December 2, 2014
Lexington, Ky.

Xuguo “Joe” Zhou’s entomology research has pushed University of Kentucky onto the international stage after he and his collaborator, Yongjun Zhang, received a prestigious research grant from China.

Zhou, an associate professor of insect integrative genomics in the UK College of Agriculture, Food and Environment, is one of only 20 international researchers in the world to receive the Major International (Regional) Joint Research Award from the National Natural Science Foundation of China, which awarded three million Chinese Yuan, or about $500,000, to further his research goals.

“I don’t know why, but this year has been really good for entomology,” Zhou said, as four of the 20 Chinese grants were awarded to insect researchers like himself.

In collaboration with Zhang, a professor at the Chinese Academy of Agricultural Sciences, Zhou and a team of Chinese researchers are working to rid Chinese and American crops from the insidious whitefly.

“I’ve always wanted to do something with an agricultural pest that both the U.S. and China have problems with, but not an ‘established’ pest that has already been highly researched,” Zhou said. He chose to study the whitefly, an invasive species that originated from the Mediterranean region and is emerging as a global pest.

The whitefly attacks more than 600 plant species by using its sucker-mouth to extract the nutrients from the crops. In the U.S., this pest is still confined to greenhouses, but whiteflies have transitioned toward destroying open fields in China.

“If we don’t control the whiteflies, they’re going to have a devastating impact on crops,” Zhou said, because whiteflies also transmit over 200 different plant viruses.

The research team uses a technique called RNA interference (RNAi), in which certain whitefly genes will be “turned off” to inhibit gene expression. This impacts biological processes, physiological characteristics and even the fly’s behavior.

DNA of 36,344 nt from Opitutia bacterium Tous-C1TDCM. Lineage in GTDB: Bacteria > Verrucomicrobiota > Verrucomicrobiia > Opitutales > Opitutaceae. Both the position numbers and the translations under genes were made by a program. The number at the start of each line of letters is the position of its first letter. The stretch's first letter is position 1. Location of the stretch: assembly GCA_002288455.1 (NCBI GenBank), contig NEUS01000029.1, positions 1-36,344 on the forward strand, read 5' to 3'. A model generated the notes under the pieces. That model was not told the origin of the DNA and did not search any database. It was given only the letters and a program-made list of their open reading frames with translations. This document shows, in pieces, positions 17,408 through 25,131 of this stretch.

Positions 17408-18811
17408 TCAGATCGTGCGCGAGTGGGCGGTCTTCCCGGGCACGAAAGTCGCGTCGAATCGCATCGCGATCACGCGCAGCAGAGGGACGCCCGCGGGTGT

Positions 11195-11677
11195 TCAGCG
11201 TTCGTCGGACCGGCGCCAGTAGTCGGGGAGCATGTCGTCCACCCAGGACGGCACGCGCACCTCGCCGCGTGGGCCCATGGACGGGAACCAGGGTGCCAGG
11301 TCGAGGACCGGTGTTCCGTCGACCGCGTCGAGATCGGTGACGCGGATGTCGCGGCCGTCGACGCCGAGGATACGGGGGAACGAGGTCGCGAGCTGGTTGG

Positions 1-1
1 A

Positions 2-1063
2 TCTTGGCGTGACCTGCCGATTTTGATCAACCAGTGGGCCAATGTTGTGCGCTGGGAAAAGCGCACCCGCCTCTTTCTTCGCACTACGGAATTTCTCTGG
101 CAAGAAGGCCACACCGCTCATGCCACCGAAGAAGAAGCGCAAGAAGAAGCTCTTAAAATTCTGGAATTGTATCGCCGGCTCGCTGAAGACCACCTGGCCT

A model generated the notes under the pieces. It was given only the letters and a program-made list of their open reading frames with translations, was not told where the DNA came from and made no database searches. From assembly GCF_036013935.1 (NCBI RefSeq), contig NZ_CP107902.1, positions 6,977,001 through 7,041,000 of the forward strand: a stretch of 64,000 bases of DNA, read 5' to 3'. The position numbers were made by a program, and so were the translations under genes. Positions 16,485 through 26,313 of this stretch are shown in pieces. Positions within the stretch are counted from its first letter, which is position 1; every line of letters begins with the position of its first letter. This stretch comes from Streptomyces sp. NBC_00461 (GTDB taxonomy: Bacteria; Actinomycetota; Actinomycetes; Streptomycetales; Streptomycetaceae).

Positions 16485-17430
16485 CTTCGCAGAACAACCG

Before focusing on the whitefly, Zhou spent years using RNAi on termites in an agricultural setting. He found that by interfering with just one gene—the gene that allows termites to digest wood—the entire colony collapsed.

“If you want to kill a superorganism like termites, you have to disrupt the overall equilibrium in a colony instead of killing individuals,” Zhou said. “We want to manipulate their behavior at the genetic level to make them unable to maintain their social homeostasis. Disruption of homeostasis will cause colony collapse.”

Zhou said that this technique becomes even more complicated with the whitefly, because they have 24 different biotypes within one species. When one whitefly biotype becomes resistant to insecticides, a new biotype emerges and wipes out the previous one.

“It’s astonishing. I just don’t understand how,” Zhou said, but he hopes to use RNAi to discover why these different biotypes keep emerging and replacing one another.

The research will be done primarily in China, but Chinese researchers will be brought to the U.S. and funded by the grant money to complete research here.

Outside of the lab, Zhou also serves as a co-advisor for Chinese doctoral students from various institutions by assisting them with their research projects and advising them on how to get their research published in the U.S., despite the 12-hour time difference. He advises his Chinese students via Skype and also visits China several times throughout the year.

Zhou keeps himself busy with his collaborative research with China, but he hopes this effort will help establish UK as a top research facility in order to compete for federal research dollars from the U.S. Department of Agriculture.

Receiving research grants from the USDA is extremely difficult, Zhou said. The award rate for non-honeybee research proposals is at only 6%.

“That’s why we’re trying to build on this American-Chinese relationship and to do this important research so that ultimately, we can bring our knowledge back from the research in China to benefit UK,” Zhou said. “We hope this will help UK compete nationally for those very few USDA research dollars.”

China’s International (Regional) Joint Research Program aims to enhance China’s international competitiveness and to achieve breakthroughs in the frontier research areas. By collaborating with foreign partners like the U.S., this program establishes mutual benefits and equal sharing of research results.

UK is hoping to promote more of this collaborative research through the Office of China Initiatives, whose goal is to assist UK faculty find research funding opportunities in China. Zhou established this connection through his research, making UK one-step closer toward its goal of international success.

Contact: 

Sarah Geegan, (859) 257-5365; sarah.geegan@uky.edu

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